Keep scrolling down for information
A daunting task.
Enlarging the nightwatch.
Today we have a damaged canvas reduced in size, incomplete and unsatisfying for the keen eye of the connoisseur.
The extension of the nightwatch from the incorrect measurements of today to its original size as it was in 1642, will be a daunting task.
The relationship of the canvas and the frame must be thoroughly analyzed before the process of relinement can be realized.
Must the original canvas remain posted on the supporting canvas [ today's situation ] or is it necessary to remove the original canvas from its supporting canvas?
Where do we find the expertise required for a definitive reconstruction of the nightwatch?
How can we organize, combine and coordinate, the science, the craftsmanship and the technology to achieve the goal, upgrading the nightwatch to its original full baroque splendor?
Which universities, which laboratories may be approached or invited to participate in the project? C E R N ? NASA ?
The preparatory research should not be only focused on the object as it is, analytically, but must be emphatically explorative in its intention.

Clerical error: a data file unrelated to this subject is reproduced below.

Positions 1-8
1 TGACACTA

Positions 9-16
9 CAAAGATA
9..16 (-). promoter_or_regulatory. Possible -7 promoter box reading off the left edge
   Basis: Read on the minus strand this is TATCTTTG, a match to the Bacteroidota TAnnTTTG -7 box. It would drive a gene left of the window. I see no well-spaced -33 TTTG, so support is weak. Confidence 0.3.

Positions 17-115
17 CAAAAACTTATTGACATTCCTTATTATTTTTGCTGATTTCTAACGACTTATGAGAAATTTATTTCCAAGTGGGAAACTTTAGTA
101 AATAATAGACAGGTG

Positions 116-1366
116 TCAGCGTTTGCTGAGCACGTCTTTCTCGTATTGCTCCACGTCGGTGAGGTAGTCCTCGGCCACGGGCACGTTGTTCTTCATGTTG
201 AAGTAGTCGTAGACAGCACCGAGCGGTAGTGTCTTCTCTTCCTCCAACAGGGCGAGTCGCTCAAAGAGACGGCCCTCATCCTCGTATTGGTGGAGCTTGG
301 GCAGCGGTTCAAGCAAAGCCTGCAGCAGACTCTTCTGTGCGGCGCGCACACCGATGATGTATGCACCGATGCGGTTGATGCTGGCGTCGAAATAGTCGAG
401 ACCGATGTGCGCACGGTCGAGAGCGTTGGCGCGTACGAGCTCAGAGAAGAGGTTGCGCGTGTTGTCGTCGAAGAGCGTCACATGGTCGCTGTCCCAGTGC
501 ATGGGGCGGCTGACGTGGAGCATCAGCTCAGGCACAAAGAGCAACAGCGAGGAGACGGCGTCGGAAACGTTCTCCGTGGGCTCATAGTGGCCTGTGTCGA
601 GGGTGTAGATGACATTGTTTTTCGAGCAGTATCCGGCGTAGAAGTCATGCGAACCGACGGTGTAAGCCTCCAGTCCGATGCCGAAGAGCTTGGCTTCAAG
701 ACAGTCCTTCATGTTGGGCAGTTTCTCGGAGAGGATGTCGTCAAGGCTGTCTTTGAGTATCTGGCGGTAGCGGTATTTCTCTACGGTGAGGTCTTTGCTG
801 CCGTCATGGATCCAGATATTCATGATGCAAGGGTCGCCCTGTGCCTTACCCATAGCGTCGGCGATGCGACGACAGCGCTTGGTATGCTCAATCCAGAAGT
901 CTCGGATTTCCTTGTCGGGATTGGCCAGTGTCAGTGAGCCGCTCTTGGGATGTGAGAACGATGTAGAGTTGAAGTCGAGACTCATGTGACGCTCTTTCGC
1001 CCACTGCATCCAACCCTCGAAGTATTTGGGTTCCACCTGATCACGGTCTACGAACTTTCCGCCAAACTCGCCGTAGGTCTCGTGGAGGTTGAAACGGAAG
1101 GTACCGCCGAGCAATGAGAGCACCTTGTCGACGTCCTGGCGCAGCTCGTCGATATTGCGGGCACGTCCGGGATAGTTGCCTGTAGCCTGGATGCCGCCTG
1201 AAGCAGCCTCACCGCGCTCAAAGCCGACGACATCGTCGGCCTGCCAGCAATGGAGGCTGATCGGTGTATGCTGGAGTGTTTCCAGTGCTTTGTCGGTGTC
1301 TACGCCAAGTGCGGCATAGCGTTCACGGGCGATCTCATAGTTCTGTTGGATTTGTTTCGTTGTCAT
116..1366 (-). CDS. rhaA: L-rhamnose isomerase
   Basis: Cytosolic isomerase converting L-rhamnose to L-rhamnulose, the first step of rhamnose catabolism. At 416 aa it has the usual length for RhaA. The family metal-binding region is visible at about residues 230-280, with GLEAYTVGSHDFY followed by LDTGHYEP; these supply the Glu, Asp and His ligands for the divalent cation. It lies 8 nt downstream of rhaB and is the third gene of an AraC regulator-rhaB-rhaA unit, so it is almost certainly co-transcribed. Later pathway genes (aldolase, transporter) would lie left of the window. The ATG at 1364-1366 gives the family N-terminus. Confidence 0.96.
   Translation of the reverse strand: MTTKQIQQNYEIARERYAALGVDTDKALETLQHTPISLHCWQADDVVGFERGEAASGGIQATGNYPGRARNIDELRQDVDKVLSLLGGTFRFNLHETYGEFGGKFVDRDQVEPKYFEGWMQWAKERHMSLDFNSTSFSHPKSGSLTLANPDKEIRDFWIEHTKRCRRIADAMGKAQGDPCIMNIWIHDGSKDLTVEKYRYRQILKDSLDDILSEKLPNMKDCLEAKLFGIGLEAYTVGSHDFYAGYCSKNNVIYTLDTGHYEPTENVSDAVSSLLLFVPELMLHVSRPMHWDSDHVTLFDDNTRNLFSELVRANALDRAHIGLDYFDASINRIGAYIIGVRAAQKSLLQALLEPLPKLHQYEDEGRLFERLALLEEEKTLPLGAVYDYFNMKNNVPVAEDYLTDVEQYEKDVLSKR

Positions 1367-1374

The goal, [reconstructing the complete, original nightwatch] cannot be achieved solely by means of infra red technology, or tiny brushes, or cotton pads.
A method should be invented to transfer the original canvas to a new frame, [unharmed] [!] Then the relining. Then the paintwork and subsequently the finishing touches.
Maybe new tools will have to be invented.
Maybe new materials should be applied.
The preparative research preceding the actual reconstructing will be a daunting task.
The relining and the enlarging process will also be a daunting task. The paintwork in the conclusive stage, in the hands of well trained expert artisan, is going to be a rewarding challenging and fascinating assignment for a contemporary artist, specialized and trained in the traditional way of realistic painting.
Yet, the most complicated, the most difficult and time consuming work will be the preparative procedures and the construction, not the paintwork.